Tuesday 15 January 2013


Proudly proclaiming itself as the Capital of Brown Trout Fishing, Gore's well known for its fish statue at the entrance to the town, above a fountain. One thing I bet most visitors don't realise - including especially that coach-load of Japanese tourists I saw unload by it this morning who took a quick snap and then ran across the road to the clearly far more interesting secondhand goods Hospice Shop - is that the fibreglass and steel statue was modelled on an actual trout, caught by local man Bert Harvey, and frozen so artist Errol Allison could get busy with it.

I learned that at the museum, half of which is devoted to Hokonui Moonshine. That's the local whisky, distilled by the Scottish immigrants from whatever they could lay their hands on,  especially throughout the 52 year-long dry period in the Gore district. Things got even worse in 1917, when 6 o'clock closing was introduced; so in order to get to nearby Mandeville, which was wet, long rows of taxis sat waiting in the main street for the men to finish work at 5pm. They would pile into the cars and hurtle to the next town and jostle inside the pub trying to chuck as much beer down their necks as possible before last orders at six. Horrendous.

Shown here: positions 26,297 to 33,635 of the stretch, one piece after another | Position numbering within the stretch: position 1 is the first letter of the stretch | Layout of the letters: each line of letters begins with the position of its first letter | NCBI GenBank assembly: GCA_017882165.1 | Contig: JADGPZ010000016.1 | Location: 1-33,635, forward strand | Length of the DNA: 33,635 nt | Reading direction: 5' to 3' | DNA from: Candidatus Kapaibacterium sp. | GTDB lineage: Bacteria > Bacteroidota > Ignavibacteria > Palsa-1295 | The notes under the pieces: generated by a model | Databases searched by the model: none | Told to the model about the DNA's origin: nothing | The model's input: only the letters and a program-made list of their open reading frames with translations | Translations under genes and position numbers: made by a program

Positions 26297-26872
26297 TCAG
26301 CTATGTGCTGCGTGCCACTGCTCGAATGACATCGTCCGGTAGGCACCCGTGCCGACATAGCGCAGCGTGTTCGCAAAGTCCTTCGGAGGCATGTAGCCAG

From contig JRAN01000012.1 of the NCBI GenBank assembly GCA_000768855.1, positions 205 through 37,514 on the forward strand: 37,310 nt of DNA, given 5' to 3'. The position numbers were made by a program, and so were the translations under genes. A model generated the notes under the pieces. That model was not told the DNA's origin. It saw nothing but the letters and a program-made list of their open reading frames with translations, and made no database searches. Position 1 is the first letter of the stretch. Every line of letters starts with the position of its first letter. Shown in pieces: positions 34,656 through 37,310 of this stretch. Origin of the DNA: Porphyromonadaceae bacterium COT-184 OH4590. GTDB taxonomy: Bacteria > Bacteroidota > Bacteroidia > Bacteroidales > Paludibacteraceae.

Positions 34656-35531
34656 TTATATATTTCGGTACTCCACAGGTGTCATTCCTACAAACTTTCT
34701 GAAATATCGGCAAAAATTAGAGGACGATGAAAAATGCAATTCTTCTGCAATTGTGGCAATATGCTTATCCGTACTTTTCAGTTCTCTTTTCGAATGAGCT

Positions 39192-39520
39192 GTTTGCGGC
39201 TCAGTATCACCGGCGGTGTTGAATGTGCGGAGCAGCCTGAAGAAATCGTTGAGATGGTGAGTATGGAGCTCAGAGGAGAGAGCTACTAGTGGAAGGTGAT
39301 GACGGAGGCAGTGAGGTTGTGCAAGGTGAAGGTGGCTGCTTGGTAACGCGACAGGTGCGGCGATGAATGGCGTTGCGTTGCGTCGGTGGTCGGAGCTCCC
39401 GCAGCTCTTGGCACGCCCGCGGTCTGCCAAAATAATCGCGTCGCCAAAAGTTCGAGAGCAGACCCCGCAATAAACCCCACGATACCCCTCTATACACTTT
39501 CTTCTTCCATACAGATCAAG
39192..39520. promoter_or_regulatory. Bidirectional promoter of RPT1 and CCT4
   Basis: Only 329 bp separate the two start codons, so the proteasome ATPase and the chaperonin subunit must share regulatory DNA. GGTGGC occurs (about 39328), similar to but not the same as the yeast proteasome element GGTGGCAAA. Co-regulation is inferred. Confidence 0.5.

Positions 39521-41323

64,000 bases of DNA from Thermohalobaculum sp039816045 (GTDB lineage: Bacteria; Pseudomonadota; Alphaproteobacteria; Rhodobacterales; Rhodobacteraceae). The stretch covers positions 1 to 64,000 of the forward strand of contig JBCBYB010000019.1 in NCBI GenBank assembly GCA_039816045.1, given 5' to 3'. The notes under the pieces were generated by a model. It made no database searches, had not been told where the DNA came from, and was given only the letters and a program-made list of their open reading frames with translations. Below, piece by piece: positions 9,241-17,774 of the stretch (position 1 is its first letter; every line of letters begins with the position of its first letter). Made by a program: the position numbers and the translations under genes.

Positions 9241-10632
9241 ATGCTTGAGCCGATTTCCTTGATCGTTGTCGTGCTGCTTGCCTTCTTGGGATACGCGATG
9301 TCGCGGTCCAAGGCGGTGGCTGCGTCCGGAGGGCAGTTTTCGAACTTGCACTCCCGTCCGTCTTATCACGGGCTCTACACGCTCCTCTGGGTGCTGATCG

The Mandeville Railway Hotel is now The Moth, an elegant cafe and bar next to the airfield where I had my flight yesterday in the Tiger Moth. Lots of old buildings round here have been rescued and given a new purpose in life, and we ate well tonight in one at little Ophir in Central Otago: Pitches, converted to a restaurant from a garage and butchery. Surrounded by bare brown hills with their bones showing through, and softened by bright hollyhocks, it's a pretty place, though with temperatures ranging from -22 to +35, you'd need to be rugged to live there. And that's not all: when I peered through the window of the tiny post office, I was surprised to see on the wall a poster showing how to identify a parcel bomb. Dang terrorists, they get everywhere.


Graham said...

Bert harvey was my late uncle so it's great to read your article and see him mentioned. He was a very good fisherman and often took overseas visitors out fishing who often came especially for the fishing

TravelSkite said...

Thanks for the contact, Graham. Sounds like Bert had an enviable life.


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